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Man Either Sick Or Just At End Of Workday

CINCINNATI—Overwhelmed by a wave of fatigue, local man Will Markowski told reporters Tuesday that he was uncertain whether he was getting sick or if it was just the end of a normal workday.

Nation Leery Of Very Odd Little Boy

WASHINGTON—Noting that there was something distinctly unnerving about his mannerisms, physical appearance, and overall demeanor, the nation confirmed Friday that it was leery of very odd 8-year-old Brendan Nault.

Cryptic New Laundry Room Rule Hints At Tale Of Bizarre Infraction

HOBOKEN, NJ—Pondering the mysterious circumstances that could have led to such a sign being posted, sources within a local apartment building said Thursday that an enigmatic new rule taped to the wall of their laundry room suggested a strange infraction had taken place.

Dad Gets Dolled Up For Trip To Lowe’s

DEMING, IN—Glancing in the mirror while clipping a measuring tape to his belt, area dad Roger Hobak reportedly got all gussied up Wednesday before making the 14-mile trip to his local Lowe’s Home Improvement store.

Unclear What Coworker With Banana On Desk All Day Waiting For

MINNEAPOLIS—Annoyed that the fruit was even now just sitting there next to his computer monitor, sources at data analytics firm Progressive Solutions told reporters Wednesday that it was unclear what coworker Kevin Tanner, who has had a banana on his desk all day, was waiting for.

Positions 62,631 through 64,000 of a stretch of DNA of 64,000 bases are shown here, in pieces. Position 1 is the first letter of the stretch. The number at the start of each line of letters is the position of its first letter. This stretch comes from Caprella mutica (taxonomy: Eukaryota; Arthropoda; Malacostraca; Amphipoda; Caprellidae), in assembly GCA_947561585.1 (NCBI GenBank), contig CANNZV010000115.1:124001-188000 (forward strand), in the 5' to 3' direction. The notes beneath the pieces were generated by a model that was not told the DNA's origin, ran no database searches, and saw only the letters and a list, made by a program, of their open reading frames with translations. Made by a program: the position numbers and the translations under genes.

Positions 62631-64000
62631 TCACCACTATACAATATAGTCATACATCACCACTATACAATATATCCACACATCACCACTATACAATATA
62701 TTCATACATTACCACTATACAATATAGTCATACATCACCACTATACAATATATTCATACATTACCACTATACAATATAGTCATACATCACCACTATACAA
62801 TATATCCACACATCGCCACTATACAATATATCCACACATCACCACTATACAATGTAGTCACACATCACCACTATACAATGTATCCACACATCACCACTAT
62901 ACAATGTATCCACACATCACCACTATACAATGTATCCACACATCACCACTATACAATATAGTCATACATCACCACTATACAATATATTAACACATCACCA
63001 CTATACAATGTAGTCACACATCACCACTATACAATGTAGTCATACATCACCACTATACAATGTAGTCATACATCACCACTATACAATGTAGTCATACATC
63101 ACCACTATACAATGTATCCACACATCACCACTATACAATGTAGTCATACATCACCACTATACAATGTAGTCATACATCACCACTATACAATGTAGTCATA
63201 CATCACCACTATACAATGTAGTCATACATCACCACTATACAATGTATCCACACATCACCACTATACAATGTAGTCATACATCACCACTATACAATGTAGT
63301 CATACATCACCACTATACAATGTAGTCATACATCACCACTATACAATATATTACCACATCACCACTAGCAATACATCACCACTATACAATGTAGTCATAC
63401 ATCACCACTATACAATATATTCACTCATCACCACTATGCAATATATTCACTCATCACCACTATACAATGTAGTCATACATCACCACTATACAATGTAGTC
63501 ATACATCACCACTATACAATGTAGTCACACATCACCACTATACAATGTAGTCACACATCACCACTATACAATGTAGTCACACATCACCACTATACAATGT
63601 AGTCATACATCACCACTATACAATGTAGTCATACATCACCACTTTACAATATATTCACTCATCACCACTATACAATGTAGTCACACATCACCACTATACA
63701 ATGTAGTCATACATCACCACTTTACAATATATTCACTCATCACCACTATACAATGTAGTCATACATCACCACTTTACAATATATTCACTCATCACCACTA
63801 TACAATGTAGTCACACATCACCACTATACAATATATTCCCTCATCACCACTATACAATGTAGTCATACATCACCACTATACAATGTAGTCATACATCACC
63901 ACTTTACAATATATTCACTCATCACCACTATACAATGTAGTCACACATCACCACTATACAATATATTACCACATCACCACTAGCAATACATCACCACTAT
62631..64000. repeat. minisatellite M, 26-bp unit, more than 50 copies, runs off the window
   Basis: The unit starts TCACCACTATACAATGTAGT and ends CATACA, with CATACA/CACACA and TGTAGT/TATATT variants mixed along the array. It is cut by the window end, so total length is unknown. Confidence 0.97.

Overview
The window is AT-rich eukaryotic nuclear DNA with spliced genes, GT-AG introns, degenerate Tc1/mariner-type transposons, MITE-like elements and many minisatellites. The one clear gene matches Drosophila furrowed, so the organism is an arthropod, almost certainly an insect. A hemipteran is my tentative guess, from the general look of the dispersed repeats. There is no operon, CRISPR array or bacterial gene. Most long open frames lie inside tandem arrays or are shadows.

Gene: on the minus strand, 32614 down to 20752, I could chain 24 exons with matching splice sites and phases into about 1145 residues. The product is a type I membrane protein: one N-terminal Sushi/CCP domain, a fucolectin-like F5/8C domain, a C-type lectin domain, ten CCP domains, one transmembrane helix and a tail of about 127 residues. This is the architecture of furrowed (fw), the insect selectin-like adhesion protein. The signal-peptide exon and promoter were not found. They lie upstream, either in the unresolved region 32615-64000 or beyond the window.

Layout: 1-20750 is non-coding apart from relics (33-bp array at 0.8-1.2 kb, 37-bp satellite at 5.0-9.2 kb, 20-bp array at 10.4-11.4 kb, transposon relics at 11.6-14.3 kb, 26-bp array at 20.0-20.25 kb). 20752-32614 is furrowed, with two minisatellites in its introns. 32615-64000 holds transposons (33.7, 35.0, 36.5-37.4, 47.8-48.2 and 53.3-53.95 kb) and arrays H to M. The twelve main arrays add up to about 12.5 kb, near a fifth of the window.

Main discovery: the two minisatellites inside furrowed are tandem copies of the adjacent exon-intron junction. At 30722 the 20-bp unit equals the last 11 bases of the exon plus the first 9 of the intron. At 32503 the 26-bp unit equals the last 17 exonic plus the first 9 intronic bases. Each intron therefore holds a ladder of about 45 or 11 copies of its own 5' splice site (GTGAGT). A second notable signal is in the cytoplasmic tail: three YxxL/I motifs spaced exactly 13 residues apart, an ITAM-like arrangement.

Father Teaches Son How To Shave Him

ST. CLOUD, MN—Judging him old enough to learn the time-honored family tradition passed down from father to son, local man William Dalton, 47, taught his 12-year-old child, David, how to properly shave him, sources reported Friday.

Mom Just Wants To Watch Something Nice

NORRISTOWN, PA—Hoping to have a quiet, relaxing movie night at home with her family, local mother Allison Halstead told reporters Tuesday that she just wants to watch something nice.
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Father Wants Only The Best For His Truck

PRINEVILLE, OR—Charles "Chuck" Maurer, a local lumberyard manager and father of two, wants only the very best for his 2002 Ford F150 extended-cab truck, the 41-year-old reported Monday.

Maurer, seen here with his wife and sons, is dedicated to being a good provider for his Ford F150.

"Growing up, my family didn't have much money," said Maurer, ignoring his son Cory's pleas to play catch. "There were lots of things we couldn't afford, that we had to make do without. But now that I make a good wage, I want my own truck to have all the things my dad's truck never had."

Since purchasing the F150 last April, Maurer has treated it to numerous small upgrades, including wheel covers, floor mats, radar detector, and sun shield, as well as costlier, factory-installed features such as anti-lock brakes, cruise control, and air bags.

Though he makes an effort to pay equal attention to the family's other vehicle, the 1994 Chevy Corsica his wife June uses to drive to work and pick up sons Cory, 12, and Kyle, 10, from school, Maurer admitted that the truck is "his baby."

"I know everyone thinks their truck is the best in the world, but mine is really something special," said Maurer, pulling a canvas cover over the vehicle and giving the cab an affectionate pat. "Nothing but the best for my F150."